Harmless? Marijuana-induced psychosis on the upswing
By Josh Kerns, KIRO Radio Reporter | February 26, 2016 Duane Stone is a veteran Seattle mental health specialist. He’s seeing a surprising increase in patients experiencing psychotic episodes as well. Many have never had any mental health problems before. “I get lots of first break kind where this person doesn’t have an experience with mental illness, they don’t have a diagnosis, they’re 30 or 40-years-old. And the only thing they’ve been doing has been smoking marijuana for the last year or two,” Stone said.
How Dangerous is Cannabis for Young Men’s Mental Health?
The most demonstrable health risk associated with marijuana is that for a small portion of users, largely men in their teens and early 20s, the drug may induce psychosis and schizophrenia, sometimes after only short-term use. By highlighting this real, and terrifying, risk of marijuana use, Berenson has done an important public service.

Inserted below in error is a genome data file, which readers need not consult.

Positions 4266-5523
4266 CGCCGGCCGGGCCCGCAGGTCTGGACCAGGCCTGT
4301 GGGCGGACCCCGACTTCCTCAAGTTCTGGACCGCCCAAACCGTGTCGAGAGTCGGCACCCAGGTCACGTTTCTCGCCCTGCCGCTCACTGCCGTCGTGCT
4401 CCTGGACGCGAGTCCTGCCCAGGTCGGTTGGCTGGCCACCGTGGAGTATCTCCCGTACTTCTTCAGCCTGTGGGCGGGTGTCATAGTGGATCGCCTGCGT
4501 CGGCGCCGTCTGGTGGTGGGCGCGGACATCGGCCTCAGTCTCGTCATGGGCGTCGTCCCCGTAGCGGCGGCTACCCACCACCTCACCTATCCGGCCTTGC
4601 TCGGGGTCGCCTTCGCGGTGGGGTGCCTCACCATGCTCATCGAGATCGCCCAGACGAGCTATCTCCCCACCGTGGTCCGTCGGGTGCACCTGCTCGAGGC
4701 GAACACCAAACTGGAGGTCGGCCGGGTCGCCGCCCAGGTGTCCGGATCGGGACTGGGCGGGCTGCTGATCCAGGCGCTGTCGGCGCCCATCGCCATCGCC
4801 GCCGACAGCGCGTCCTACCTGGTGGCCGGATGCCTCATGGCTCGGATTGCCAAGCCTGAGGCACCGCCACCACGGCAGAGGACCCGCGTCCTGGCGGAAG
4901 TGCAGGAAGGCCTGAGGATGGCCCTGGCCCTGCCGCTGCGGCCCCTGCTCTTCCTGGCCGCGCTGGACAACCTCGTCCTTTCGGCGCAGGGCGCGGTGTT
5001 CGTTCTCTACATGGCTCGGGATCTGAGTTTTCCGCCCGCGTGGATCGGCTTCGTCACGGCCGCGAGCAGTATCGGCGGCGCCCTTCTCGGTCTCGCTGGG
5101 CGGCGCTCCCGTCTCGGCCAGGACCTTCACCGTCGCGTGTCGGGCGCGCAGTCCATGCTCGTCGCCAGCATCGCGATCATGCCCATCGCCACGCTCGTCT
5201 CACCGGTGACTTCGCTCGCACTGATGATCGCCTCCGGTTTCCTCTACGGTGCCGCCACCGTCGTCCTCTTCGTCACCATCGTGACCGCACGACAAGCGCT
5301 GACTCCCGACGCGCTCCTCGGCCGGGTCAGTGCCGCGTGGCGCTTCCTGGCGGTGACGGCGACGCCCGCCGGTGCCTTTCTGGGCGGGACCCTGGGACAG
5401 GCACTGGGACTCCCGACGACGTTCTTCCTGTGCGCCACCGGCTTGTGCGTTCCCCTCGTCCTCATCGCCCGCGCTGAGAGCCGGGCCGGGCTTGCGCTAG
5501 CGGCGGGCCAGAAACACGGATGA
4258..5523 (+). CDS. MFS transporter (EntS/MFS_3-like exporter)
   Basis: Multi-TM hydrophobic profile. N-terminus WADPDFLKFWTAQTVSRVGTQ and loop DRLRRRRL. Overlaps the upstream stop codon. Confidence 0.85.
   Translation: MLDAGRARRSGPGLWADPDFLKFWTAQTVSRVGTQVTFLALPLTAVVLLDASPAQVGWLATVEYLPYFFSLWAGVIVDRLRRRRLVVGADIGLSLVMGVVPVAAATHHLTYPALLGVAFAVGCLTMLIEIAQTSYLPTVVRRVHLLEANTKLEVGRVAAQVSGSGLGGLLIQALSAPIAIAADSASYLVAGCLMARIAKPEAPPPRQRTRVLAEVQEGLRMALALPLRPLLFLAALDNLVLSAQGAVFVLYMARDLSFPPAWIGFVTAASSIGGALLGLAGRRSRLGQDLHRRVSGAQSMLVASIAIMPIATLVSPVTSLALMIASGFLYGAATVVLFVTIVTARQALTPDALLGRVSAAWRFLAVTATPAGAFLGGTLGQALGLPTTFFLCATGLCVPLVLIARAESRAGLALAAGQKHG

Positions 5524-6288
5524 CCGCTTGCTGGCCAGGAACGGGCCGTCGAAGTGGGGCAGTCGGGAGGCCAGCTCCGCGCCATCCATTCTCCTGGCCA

Since our state’s legalization of marijuana, more people are getting high, believing pot is completely harmless. But mental health professionals are seeing a dramatic increase in problems caused by pot, especially in young people. They worry the lack of awareness about its risks will only make matters worse.
Opinion: We need to warn people of all ages that cannabis can send them insane.
What is really needed in dealing with cannabis is a “tobacco moment”, as with cigarettes 50 years ago, when a majority of people became convinced that smoking might give them cancer and kill them. Since then the number of cigarette smokers in Britain has fallen by two-thirds.